Amid the continuing discussions into what President Donald Trump meant when he threatened North Korea with “fire and fury” on Tuesday, the Economist magazine has produced a fitting cover image of where Trump’s unhinged rhetoric could lead us. And it’s not a reassuring image, to say the least.
MSNBC producer Kyle Griffin shared the image through a tweet on Tuesday afternoon. It features Kim Jong Un’ and Donald Trump’s likenesses in the form of a mushroom cloud.
— Kyle Griffin (@kylegriffin1) August 8, 2017
Cover artwork generally takes a long time to produce, so it’s more likely than not that the image of the mushroom cloud depicting North Korea’s leader Kim Jong Un and President Trump was already in the works before Trump made his controversial statements. Nevertheless, the artwork could not have been more timely.
President Trump alarmed the world on Tuesday when he stated to reporters that North Korea “best not make any more threats to the U.S.”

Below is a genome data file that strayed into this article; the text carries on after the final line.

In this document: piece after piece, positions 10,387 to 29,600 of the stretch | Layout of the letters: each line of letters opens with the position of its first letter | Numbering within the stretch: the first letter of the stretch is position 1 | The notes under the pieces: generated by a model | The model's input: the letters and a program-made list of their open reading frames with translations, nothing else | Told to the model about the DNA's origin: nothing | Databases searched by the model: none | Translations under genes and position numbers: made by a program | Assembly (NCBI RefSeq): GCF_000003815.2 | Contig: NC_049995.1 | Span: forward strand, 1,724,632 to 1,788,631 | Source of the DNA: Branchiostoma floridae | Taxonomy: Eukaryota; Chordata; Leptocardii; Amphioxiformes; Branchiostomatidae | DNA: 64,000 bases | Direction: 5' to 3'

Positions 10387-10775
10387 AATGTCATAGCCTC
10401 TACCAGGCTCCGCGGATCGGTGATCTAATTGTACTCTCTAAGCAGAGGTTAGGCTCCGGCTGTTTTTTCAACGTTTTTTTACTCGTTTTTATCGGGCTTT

“They will be met with fire and fury like the world has never seen,” Trump said, alluding to the possibility of a military strike on the peninsula. The words Trump used also raised fears of the preemptive use of nuclear weaponry in order to “solve” the threat that Pyongyang places on the United States.
The U.S. military and the administration earlier this year did not rule out the use of nuclear weapons to deal with North Korea.
Experts agree that an escalating situation with a foreign power like North Korea, which has achieved the ability to launch nuclear missiles, could be exacerbated by rhetoric from President Trump.
“Imagine we’re in a crisis — if he recklessly Tweets, people could read these things in the worst possible light,” Jeffrey Lewis, a nuclear expert from Middlebury Institute of International Studies, said in December.
Whether discussing North Korea with reporters, like he did on Tuesday, or through the power of his thumbs on Twitter, Trump’s impulsive behavior could be a liability for the security of the rest of the nation.